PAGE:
There’s a line in the opening scene of Jay Baruchel’s newest film that seems to be speaking directly to viewers and reviewers. “Any time I try to do anything with any semblance of substance the critics misrepresent it completely,” says Todd Walkley (Jesse Williams). “Or members of my audience, it’s lost on them.”
He’s discussing Slasherman , his uber-violent comic book, which he’s having trouble steering to a satisfying conclusion. But he might just as easily be referring to Random Acts of Violence , which Baruchel co-wrote, directed and stars in. And which, in a strange case of life imitating art, also seems to lose its way before its brief 80 minutes are up. But then again, life imitating art is a major theme.
Baruchel plays Ezra, Todd’s best friend and manager. Together with Todd’s wife Kathy (Jordana Brewster) and assistant Aurora (Niahm Wilson), they set out from Toronto on a road trip into America to promote the latest issue of Slasherman.
The trip doesn’t go well. A bit of distracted driving almost results in a head-on collision. A radio interview turns sour when Todd learns that the host knew one of the victims of the ’80s serial killer who served as the inspiration for the comic book. And then comes the dawning realization that a new killer is taking inspiration from Todd’s work.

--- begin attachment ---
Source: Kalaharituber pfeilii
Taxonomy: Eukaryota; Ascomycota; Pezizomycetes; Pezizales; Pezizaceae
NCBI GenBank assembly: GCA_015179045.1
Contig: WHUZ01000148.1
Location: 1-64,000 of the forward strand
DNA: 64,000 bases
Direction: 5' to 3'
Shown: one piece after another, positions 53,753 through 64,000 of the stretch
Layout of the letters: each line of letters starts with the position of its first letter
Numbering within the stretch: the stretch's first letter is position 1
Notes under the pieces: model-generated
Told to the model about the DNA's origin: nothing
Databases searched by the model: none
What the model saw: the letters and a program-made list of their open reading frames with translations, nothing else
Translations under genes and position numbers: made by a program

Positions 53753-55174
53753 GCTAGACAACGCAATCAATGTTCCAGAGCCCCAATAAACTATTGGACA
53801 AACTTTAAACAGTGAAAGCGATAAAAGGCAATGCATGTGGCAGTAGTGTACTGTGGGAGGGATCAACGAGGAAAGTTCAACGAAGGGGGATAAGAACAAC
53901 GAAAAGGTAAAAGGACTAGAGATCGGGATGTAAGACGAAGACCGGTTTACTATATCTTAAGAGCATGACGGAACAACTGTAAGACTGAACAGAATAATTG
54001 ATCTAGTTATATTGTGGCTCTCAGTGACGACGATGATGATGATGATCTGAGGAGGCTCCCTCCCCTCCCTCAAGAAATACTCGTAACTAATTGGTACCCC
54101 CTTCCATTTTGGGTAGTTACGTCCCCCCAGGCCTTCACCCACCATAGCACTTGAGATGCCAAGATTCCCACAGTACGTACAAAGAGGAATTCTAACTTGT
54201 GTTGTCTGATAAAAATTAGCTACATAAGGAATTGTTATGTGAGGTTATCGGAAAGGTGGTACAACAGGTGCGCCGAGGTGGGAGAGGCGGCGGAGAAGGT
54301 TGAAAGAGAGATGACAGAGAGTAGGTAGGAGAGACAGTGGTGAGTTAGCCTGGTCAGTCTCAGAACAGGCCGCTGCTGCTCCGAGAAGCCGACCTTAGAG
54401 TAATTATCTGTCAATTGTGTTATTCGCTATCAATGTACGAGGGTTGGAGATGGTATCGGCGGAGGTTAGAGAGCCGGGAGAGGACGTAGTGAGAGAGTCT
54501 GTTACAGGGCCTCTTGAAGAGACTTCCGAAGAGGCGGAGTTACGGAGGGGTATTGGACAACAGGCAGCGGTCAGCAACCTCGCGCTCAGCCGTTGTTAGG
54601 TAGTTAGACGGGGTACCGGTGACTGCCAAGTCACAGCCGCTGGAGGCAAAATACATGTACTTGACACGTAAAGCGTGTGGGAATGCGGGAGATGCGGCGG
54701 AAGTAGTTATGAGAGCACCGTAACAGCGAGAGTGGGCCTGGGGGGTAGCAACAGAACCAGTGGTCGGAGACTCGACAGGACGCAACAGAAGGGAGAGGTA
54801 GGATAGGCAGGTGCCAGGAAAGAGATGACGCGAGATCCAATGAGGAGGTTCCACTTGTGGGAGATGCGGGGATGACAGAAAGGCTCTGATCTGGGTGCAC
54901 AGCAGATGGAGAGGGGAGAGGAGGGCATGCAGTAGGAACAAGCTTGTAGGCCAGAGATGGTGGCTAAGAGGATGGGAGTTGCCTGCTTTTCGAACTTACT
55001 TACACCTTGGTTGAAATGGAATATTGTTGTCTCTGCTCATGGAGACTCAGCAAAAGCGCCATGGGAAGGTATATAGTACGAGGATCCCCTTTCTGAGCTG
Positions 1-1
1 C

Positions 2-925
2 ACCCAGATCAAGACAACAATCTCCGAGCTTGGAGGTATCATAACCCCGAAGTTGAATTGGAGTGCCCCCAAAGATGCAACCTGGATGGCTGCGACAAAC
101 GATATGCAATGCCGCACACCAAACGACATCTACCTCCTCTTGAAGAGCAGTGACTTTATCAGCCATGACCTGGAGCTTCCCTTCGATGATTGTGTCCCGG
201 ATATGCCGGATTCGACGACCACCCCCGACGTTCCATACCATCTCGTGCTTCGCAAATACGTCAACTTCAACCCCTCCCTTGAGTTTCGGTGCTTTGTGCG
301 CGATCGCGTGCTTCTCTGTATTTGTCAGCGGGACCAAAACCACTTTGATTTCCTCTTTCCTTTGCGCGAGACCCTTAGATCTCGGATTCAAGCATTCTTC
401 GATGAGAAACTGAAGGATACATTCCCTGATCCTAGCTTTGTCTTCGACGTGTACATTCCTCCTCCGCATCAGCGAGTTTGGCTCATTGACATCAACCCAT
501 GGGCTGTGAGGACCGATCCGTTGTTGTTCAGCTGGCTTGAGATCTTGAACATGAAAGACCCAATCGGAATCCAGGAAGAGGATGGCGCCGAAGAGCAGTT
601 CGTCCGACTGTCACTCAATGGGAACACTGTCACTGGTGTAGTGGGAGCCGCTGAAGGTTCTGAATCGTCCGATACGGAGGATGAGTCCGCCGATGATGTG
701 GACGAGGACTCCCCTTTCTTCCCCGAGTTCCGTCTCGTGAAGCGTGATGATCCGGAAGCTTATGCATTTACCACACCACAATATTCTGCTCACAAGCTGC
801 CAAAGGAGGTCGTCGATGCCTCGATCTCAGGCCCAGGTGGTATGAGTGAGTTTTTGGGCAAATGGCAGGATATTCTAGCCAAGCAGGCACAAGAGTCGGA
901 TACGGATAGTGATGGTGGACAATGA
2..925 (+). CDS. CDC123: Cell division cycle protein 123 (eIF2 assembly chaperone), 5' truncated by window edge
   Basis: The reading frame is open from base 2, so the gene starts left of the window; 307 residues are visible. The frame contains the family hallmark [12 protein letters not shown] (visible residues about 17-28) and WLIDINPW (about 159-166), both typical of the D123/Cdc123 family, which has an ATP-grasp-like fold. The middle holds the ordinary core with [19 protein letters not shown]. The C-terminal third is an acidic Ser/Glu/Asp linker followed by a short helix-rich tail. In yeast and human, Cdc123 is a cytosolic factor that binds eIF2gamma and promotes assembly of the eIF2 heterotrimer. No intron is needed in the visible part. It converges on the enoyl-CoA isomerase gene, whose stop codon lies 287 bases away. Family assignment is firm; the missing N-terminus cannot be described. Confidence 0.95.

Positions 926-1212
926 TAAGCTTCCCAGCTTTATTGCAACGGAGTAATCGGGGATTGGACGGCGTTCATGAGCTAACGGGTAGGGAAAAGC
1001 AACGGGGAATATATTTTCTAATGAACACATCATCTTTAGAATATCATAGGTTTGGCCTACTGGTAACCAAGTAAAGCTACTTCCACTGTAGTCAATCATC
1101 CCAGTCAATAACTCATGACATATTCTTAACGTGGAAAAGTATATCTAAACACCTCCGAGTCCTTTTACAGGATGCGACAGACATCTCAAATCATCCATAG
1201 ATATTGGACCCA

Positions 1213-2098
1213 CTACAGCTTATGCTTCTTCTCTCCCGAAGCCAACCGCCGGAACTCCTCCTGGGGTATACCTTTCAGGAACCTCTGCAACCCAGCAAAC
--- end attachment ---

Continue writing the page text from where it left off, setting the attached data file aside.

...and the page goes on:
The result has an unexpected tone. Baruchel is known for his comic chops – his other directing credits include the sports comedy Goon: Last of the Enforcers , and an episode of Trailer Park Boys . But Random Acts doesn’t go for chuckles, and the violence in question gets quite gruesome at times. This isn’t the type of horror film where the audience cheers a beheading.
Unfortunately, neither is it the type where we care a great deal about the characters. The tension between Todd and Kathy stems from the fact that she’s working on a book about the real killer, trying to give a voice to his victims. But it feels like talking points brought to life rather than three-dimensional protagonists. Meanwhile, Baruchel’s character seems to be merely along for the ride.
And so we are left with a dark, twisted tale that I’m going to guess is trying rather awkwardly to weigh in on the debate about whether violence in the media is a cause or merely a reflection of the darker corners of society – an interesting notion, just not a particularly entertaining one. Then again, I may be misrepresenting that completely. Or maybe it’s just lost on me.
Random Acts of Violence is available in select cinemas, drive-ins and on demand on July 31.
2 stars out of 5
Copyright Postmedia Network Inc., 2020